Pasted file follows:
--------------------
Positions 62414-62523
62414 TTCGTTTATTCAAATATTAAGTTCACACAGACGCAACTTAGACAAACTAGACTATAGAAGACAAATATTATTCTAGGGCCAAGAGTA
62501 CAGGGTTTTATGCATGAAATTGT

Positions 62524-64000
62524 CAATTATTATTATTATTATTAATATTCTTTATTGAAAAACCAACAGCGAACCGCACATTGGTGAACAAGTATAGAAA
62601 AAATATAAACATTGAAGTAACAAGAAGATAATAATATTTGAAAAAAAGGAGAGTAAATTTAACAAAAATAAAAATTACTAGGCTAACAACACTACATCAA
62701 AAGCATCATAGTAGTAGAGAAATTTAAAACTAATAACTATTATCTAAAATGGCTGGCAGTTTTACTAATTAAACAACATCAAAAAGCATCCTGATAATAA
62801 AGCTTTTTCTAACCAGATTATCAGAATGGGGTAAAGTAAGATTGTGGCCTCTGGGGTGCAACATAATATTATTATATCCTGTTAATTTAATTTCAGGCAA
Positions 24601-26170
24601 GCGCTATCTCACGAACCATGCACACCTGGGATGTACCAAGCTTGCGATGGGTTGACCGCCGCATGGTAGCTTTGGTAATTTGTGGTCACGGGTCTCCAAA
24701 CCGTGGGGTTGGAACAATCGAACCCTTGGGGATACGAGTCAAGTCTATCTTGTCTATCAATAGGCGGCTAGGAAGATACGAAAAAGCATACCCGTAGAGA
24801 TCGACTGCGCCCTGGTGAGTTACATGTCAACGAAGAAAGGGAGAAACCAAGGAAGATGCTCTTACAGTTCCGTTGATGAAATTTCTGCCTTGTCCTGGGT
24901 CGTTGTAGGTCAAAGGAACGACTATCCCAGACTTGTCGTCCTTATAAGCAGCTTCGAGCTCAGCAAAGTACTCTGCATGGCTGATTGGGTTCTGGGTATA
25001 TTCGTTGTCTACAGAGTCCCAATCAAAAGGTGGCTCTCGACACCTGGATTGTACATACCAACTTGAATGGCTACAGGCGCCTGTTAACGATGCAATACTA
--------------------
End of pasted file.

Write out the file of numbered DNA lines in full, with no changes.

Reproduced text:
Positions 62414-62523
62414 TTCGTTTATTCAAATATTAAGTTCACACAGACGCAACTTAGACAAACTAGACTATAGAAGACAAATATTATTCTAGGGCCAAGAGTA
62501 CAGGGTTTTATGCATGAAATTGT

Positions 62524-64000
62524 CAATTATTATTATTATTATTAATATTCTTTATTGAAAAACCAACAGCGAACCGCACATTGGTGAACAAGTATAGAAA
62601 AAATATAAACATTGAAGTAACAAGAAGATAATAATATTTGAAAAAAAGGAGAGTAAATTTAACAAAAATAAAAATTACTAGGCTAACAACACTACATCAA
62701 AAGCATCATAGTAGTAGAGAAATTTAAAACTAATAACTATTATCTAAAATGGCTGGCAGTTTTACTAATTAAACAACATCAAAAAGCATCCTGATAATAA
62801 AGCTTTTTCTAACCAGATTATCAGAATGGGGTAAAGTAAGATTGTGGCCTCTGGGGTGCAACATAATATTATTATATCCTGTTAATTTAATTTCAGGCAA
Positions 24601-26170
24601 GCGCTATCTCACGAACCATGCACACCTGGGATGTACCAAGCTTGCGATGGGTTGACCGCCGCATGGTAGCTTTGGTAATTTGTGGTCACGGGTCTCCAAA
24701 CCGTGGGGTTGGAACAATCGAACCCTTGGGGATACGAGTCAAGTCTATCTTGTCTATCAATAGGCGGCTAGGAAGATACGAAAAAGCATACCCGTAGAGA
24801 TCGACTGCGCCCTGGTGAGTTACATGTCAACGAAGAAAGGGAGAAACCAAGGAAGATGCTCTTACAGTTCCGTTGATGAAATTTCTGCCTTGTCCTGGGT
24901 CGTTGTAGGTCAAAGGAACGACTATCCCAGACTTGTCGTCCTTATAAGCAGCTTCGAGCTCAGCAAAGTACTCTGCATGGCTGATTGGGTTCTGGGTATA
25001 TTCGTTGTCTACAGAGTCCCAATCAAAAGGTGGCTCTCGACACCTGGATTGTACATACCAACTTGAATGGCTACAGGCGCCTGTTAACGATGCAATACTA